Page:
Rapid Palatal Expander
Attached to the upper molars and premolars by cemented bands, the Rapid Palatal Expander is an orthodontic device used to create a wider space in the upper jaw. It is typically used when the upper jaw is too narrow in relation to the lower jaw or when the upper teeth are crowded or blocked out of the dental arch.
When patients are still growing, their upper jaw is two separate bones that have not fused into one and therefore very responsive to expansion. By simply activating the expander screw with a key that we provide, a very gentle outward pressure is applied that allows the two bones to move outward, growing new bone, and ultimately resulting in an increased jaw width.
Distal Jet Appliance
Many times the canines (I-teeth) become blocked out of the dental arches due to the forward migration of the teeth behind them. In order to make room for the canines without protruding the front teeth forward in a “bucky” position, we can use a Distal Jet Appliance. This appliance is a non-removable appliance that is cemented to the first premolars and the first molars that allow the orthodontist to move the molars back, thus creating room in the middle of the arch.
Once this is done, the Distal Jet is removed and replaced with a smaller appliance called a Nance that holds the molars in their position while the premolars are shifted back. This shifting creates room for the canines to be properly aligned all the while keeping the front teeth in a good position.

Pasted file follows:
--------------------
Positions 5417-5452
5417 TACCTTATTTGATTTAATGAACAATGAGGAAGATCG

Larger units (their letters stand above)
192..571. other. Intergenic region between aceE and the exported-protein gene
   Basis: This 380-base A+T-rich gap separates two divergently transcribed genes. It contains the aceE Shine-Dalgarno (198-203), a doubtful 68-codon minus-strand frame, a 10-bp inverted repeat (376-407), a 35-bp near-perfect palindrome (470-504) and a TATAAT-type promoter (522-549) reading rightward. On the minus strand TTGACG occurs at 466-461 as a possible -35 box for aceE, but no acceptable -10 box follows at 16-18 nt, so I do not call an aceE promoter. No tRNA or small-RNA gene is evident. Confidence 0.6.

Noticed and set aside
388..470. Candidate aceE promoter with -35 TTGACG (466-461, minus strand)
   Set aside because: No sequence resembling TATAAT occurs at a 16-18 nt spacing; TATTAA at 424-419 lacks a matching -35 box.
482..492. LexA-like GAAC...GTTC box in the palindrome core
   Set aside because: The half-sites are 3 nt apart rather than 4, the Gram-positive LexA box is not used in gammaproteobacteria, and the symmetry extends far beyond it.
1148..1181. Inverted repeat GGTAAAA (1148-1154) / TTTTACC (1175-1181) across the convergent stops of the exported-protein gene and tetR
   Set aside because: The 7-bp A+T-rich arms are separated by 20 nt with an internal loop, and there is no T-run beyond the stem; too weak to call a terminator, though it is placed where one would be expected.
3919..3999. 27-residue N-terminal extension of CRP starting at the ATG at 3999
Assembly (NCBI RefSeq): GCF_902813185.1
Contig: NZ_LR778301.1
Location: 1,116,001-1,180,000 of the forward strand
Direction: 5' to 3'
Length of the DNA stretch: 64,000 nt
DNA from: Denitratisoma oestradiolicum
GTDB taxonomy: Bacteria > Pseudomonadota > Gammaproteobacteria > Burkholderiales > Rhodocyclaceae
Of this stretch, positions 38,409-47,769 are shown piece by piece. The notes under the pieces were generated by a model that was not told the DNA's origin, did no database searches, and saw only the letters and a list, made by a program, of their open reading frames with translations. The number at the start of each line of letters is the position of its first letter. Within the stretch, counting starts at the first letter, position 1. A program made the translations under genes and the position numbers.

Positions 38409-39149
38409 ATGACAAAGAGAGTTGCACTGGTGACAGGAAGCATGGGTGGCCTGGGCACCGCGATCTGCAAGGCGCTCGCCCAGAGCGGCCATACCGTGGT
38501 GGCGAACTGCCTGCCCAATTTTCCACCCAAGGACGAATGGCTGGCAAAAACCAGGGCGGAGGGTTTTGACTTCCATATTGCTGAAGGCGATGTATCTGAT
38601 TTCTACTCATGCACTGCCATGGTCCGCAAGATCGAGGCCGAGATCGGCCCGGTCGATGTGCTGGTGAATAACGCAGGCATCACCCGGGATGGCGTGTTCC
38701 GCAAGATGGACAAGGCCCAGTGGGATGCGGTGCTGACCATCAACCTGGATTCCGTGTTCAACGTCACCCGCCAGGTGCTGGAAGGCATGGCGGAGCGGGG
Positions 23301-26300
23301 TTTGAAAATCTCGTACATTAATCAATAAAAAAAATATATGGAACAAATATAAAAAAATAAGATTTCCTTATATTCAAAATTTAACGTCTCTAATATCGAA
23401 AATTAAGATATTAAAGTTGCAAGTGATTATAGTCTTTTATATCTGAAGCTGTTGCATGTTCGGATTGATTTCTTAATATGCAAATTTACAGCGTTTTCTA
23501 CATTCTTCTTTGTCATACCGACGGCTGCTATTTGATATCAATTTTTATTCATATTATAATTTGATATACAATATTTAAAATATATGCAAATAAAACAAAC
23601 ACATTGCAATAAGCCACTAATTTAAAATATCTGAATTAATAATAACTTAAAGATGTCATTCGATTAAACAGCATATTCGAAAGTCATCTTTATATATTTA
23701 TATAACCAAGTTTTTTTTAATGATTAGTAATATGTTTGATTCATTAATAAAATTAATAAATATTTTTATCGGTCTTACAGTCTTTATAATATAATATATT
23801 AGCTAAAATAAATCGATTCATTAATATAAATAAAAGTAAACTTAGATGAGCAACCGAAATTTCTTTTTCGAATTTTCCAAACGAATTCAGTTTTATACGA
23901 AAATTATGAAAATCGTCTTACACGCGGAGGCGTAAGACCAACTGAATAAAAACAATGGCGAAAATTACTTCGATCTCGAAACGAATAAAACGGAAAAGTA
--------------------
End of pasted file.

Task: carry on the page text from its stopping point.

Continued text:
Lower Lingual Arch
The Lower Lingual Arch acts as a space maintainer to keep the molars from drifting forward and to prevent them from blocking the space where permanent teeth will eventually erupt. The appliance is commonly used in cases of premature loss of a baby tooth or when the lower teeth of a growing child are overly crowded and the orthodontist would like to avoid the extraction of permanent teeth.
The Lower Lingual Arch is a very passive and easy appliance for kids. It is cemented into place, and the orthodontist monitors the eruption of surrounding teeth to determine if any adjustments to the wire are needed. The duration of wear varies, but generally the Lower Lingual Arch is removed following the eruption of all permanent teeth.
Sucking is a natural reflex that relaxes and comforts babies and toddlers. Children usually cease thumb sucking when the permanent front teeth are ready to erupt. Typically, children stop between the ages of 2 and 4 years. Thumb sucking that persists beyond the eruption of primary teeth can cause improper growth of the mouth and misalignment of the teeth. If you notice prolonged and/or vigorous thumb sucking behavior in your child, talk to your dentist.
One solution to thumb sucking is an appliance called a “fixed palatal crib.” This appliance is put on the child’s upper teeth by an orthodontist. It’s placed behind the upper teeth on the roof of the mouth. The crib consists of semicircular stainless steel wires that are fastened to molars using steel bands. The stainless steel wires fit behind the child’s upper front teeth, and they are barely visible. The crib usually stops the habit of thumb sucking within the first day of use.